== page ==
The International Telecommunication Union (ITU) has outlined how it plans to foster the global development of ICT networks and services over the next four years.
The industry body's Hyderabad Declaration (PDF), delivered at its World Telecommunications Development Conference in India, highlighted the importance of next-generation networks and increased access to broadband services and wireless technologies.
"Broad access to telecoms and ICT is essential for the world's collective economic, social and cultural development," the ITU said.
Administrators, regulators, broadcasters and other stakeholders in developing countries should be assisted in the rollout of digital spectrum in order to speed up the transition from analogue technologies, according to the group.
The Declaration urged administrations to actively support policies that use ICT for disaster management, in particular radio communications, citing their crucial role in the aftermath of the Haiti earthquake.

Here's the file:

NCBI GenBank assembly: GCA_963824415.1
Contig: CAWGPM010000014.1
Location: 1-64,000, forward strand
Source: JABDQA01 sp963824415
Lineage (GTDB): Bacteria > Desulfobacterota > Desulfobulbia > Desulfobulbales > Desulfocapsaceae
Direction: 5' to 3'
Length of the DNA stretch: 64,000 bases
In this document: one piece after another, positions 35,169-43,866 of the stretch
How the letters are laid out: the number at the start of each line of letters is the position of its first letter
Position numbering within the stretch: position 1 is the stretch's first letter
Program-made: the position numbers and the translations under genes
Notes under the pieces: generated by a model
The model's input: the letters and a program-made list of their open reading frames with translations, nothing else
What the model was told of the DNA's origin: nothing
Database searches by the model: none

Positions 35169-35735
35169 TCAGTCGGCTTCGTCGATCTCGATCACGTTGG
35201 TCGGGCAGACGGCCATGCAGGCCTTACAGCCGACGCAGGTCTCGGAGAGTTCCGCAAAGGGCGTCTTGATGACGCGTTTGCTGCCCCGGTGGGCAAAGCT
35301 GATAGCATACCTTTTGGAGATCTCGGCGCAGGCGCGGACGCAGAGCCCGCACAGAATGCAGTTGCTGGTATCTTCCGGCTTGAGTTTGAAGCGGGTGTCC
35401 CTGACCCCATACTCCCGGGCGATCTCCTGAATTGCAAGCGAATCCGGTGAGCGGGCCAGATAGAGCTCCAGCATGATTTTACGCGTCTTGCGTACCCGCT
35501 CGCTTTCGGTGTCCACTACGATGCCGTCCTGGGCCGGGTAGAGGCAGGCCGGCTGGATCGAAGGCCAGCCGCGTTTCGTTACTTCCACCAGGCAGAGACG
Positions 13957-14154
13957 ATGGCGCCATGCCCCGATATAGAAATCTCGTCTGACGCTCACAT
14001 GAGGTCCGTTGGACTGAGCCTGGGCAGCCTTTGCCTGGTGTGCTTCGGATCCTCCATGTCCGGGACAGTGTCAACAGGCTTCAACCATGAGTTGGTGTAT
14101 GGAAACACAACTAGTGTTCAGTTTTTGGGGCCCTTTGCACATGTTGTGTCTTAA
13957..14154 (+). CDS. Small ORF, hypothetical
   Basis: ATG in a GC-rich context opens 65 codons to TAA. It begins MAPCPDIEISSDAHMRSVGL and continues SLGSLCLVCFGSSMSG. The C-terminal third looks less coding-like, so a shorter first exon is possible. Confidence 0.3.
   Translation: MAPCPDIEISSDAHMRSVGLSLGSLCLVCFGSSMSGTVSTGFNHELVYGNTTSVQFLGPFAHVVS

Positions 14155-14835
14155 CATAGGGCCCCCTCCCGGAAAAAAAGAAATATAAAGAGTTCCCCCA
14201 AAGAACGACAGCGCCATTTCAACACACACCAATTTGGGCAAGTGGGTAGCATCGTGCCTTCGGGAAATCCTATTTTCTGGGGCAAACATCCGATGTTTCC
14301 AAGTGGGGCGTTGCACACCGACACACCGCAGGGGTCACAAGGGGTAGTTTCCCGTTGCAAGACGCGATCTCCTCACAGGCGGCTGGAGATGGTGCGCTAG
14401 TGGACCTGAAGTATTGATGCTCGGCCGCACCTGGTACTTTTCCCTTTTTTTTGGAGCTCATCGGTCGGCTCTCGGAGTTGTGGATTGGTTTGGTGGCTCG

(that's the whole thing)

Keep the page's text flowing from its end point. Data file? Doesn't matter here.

The ITU added that it will help countries migrate from IPv4 to IPv6 next-generation networks to ensure that the broadband infrastructure remains available to support applications covering areas such as health, education, government and commerce.
ITU secretary general Hamadoun Touré said during the closing session of the conference that there must be no divide between the technological capabilities of the world in order to best exploit the benefits of IT.
"The digital divide remains, particularly where accessibility to broadband services and the internet is concerned. This must be addressed by governments and industry as a priority if we are to fully use the capacity of ICT," he said.
Several nations and companies announced commitments to the Declaration at the event, including Microsoft, which promised to provide software licences for Windows and Office at a "nominal cost" and offer additional support for schools.
France, Portugal and Australia also announced initiatives to provide support for their citizens, and Intel announced its intention to work with the French to provide laptops.
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